$E_{\lambda} = \mbox{ker} \left( \lambda {\bf I} - T \right) \subseteq \mbox{ker} \left( \lambda {\bf I} - T \right)^2 \subseteq \cdots \subseteq \mbox{ker} \left( \lambda {\bf I} - T \right)^{p-1} \subseteq \mbox{ker} \left( \lambda {\bf I} - T \right)^{p} = \mbox{ker} \left( \lambda {\bf I} - T \right)^{p+1} = \cdots .$

The material presented below has little importance for practical applications and serves mostly as a bridge for better understanding topics included in Linear Algebra textbooks published in twenteen century. It is related to so called a Jordan canonical form in honor of the French mathematician Camille Jordan (1838--1922). Eigenvectors and generalized eigenvectors were previously used, for instance, in computation of large powers of square matrices. Now we know better tools (see next chapter) to calculate these powers and actually almost arbitrary function of a square matrix.

For a given eigenvalue of a linear transformation T, the vector x is a generalized eigenvector of rank r if
$\begin{split} \left( \lambda {\bf I} - T \right)^{r} {\bf x} &= {\bf 0} \\ \left( \lambda {\bf I} - T \right)^{r-1} {\bf x} &\ne {\bf 0} . \end{split}$
Given an eigenvalue λ of an n×n matrix A, we say that $${\bf v}_1 , {\bf v}_2 , \ldots , {\bf v}_r$$ form a chain of generalized eigenvectors of length r if $${\bf v}_1 \ne {\bf 0}$$ is an eigenvectors of A and
$\begin{split} \left( \lambda {\bf I} - {\bf A} \right) {\bf v}_r &= {\bf v}_{r-1} \\ \left( \lambda {\bf I} - {\bf A} \right) {\bf v}_{r-1} &= {\bf v}_{r-2} , \\ \vdots \qquad& \qquad\vdots \\ \left( \lambda {\bf I} - {\bf A} \right) {\bf v}_{2} &= {\bf v}_{1} , \\ \left( \lambda {\bf I} - {\bf A} \right) {\bf v}_{1} &= {\bf 0} . \end{split}$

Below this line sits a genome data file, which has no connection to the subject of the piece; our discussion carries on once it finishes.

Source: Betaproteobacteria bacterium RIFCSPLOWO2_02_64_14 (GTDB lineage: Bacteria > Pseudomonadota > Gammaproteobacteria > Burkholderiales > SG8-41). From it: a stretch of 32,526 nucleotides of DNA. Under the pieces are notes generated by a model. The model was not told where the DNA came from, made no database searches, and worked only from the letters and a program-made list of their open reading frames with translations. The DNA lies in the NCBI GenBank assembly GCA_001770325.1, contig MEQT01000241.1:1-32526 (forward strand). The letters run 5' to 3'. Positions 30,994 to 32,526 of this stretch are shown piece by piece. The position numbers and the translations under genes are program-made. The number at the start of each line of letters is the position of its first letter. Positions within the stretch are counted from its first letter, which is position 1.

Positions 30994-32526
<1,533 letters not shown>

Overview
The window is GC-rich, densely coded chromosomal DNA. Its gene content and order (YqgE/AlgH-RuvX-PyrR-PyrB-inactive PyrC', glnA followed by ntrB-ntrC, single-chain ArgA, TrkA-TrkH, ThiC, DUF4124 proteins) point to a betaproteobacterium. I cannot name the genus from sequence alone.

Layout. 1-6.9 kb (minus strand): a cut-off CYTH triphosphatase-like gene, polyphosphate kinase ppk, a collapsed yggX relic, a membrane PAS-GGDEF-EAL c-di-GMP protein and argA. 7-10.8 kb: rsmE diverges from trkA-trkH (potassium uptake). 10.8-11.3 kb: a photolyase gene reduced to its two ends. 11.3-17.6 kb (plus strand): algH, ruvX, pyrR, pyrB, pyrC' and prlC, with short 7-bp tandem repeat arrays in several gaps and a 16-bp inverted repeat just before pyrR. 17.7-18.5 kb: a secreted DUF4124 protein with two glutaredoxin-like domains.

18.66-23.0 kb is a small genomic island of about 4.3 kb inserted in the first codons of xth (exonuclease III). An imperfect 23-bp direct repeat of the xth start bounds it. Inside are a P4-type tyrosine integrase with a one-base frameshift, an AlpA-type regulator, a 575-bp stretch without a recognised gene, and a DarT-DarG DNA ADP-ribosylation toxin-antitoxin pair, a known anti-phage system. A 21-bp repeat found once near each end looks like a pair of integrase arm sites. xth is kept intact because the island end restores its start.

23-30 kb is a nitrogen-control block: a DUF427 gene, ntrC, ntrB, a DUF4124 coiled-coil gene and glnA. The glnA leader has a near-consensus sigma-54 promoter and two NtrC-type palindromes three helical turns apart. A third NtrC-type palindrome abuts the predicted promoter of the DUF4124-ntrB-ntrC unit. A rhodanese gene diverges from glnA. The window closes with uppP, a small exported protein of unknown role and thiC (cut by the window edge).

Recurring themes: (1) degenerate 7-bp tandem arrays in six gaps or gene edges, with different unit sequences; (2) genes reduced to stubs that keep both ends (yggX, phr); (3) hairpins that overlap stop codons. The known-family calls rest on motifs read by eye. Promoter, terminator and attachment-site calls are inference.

Example: Consider the defective matrix:
${\bf A} = \begin{bmatrix} 15&-6&2 \\ 35&-14&5 \\ 7&-3&2 \end{bmatrix} .$
Its characteristic polynomial is $$\chi (\lambda ) = \det \left( \lambda {\bf I} - {\bf A} \right) = \left( \lambda -1 \right)^3 .$$ Its eigenspace is spanned on two eigenvectors
$E_1 = \mbox{Span} \left\{ {\bf u}_1 = \begin{bmatrix} -1 \\ 0 \\ 7 \end{bmatrix} , \quad {\bf u}_2 = \begin{bmatrix} 3 \\ 7 \\ 0 \end{bmatrix} \right\} .$
Each of these eigenvectors is mapped into a zero vector by the transformation $${\bf I} - {\bf A} :$$
$\left( {\bf I} - {\bf A} \right) {\bf u}_1 = {\bf 0} \qquad \mbox{and} \qquad \left( {\bf I} - {\bf A} \right) {\bf u}_2 = {\bf 0} .$
Since the eigenspace is 2-dimensional, one can choose other eigenvectors; for instance, instead of vector u1 the vector $${\bf u}_1 = \left[ 0, 1, 3 \right]^{\mathrm T}$$ could be used as well. Therefore, we cannot use these eigenvectors to build the chain of generalized eigenvectors. Nevertheless, we can find a generalized eigenvector that is mapped by $${\bf I} - {\bf A}$$ into a linear combination of eigenvectors u1 and u2. So we need to solve the system of equations